The way you pitch the product, your value proposition in the country where you’re a leading company vs. where you're a smaller player and a challenger player, is very different and your sales is in a different position and needs a very different pitch.
Don’t think about globally as centrally, but as shared. It’s helpful to have a multicultural and multinational team because it will help build bridges with the local sales and marketing teams and understand the culture and how to convey things.
Having a framework
Having a framework the whole company is aligned by and whomever is leading that idea is leveraging, and having sales enablement and product marketing involved and informed at the very beginning, is important.
Trying to slam a bunch of content together to repeat what some product marketer has created somewhere and push it in front of the field, doesn't work. However, if you’re involved from the very beginning, and you see how this product has evolved as it goes through the various stages, then you understand the business case behind it.
Overcoming the challenges of global Go-to-Market strategies
The concept of going to market globally is a reality for most businesses. If you're not doing it right now, you will be soon. As you start to think globally, these processes are starting to come up, such as: how do we infrastructure them, how do we communicate with them, do they have different selling methodologies and do we need to incorporate them in or not?
Adapting your product pitch to different markets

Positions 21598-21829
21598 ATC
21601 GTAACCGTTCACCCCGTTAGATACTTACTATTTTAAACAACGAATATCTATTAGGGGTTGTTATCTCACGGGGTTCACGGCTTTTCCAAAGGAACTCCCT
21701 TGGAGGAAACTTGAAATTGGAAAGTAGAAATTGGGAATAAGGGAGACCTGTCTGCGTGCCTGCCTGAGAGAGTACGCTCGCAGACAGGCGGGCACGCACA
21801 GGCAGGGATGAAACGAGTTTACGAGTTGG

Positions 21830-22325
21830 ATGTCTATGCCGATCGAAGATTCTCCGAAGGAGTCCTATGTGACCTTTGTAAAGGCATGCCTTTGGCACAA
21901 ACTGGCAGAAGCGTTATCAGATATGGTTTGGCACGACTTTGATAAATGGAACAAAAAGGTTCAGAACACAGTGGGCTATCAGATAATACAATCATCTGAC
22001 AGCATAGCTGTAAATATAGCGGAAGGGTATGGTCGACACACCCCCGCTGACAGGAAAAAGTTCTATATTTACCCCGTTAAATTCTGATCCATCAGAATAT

Often you realize that the core product pitch is not different. However, what is different in many markets is the challenges that can lead your audience to discover and value your product.
We focused on looking at different ways of selling, beyond the sales methodology, the type of tools we're using might be different from one region to another.
The three elements I look at are:
- What’s core to the product?
- What are the challenges that are current in the country that will lead to my product being the solution?
- What are the tools?
The Hub & Spoke model
Using a hub and spoke model is a good strategy, for both product marketing and sales enablement. In my old company, I had dedicated resources on both product marketing and sales enablement sitting out of EMEA.
APAC is a tough one because it's more spread out and includes ANZA, Japan, Korea, etc. so there it was more self-serve. The content and processes were standardized, but because of the time zones we had to do asynchronous learning with them, which is harder but worked well.
If you have a leader who’s willing to do more enablement you can do a lot more hands-on learning. To sum up, it depends on your sales leader and how willing they are, and if they're not, then a hub and spoke model tends to work.
How to improve your Go-to-Market strategy
Our Go-to-Market Certified: Masters course will give you all the information and knowledge you need to up your GTM game.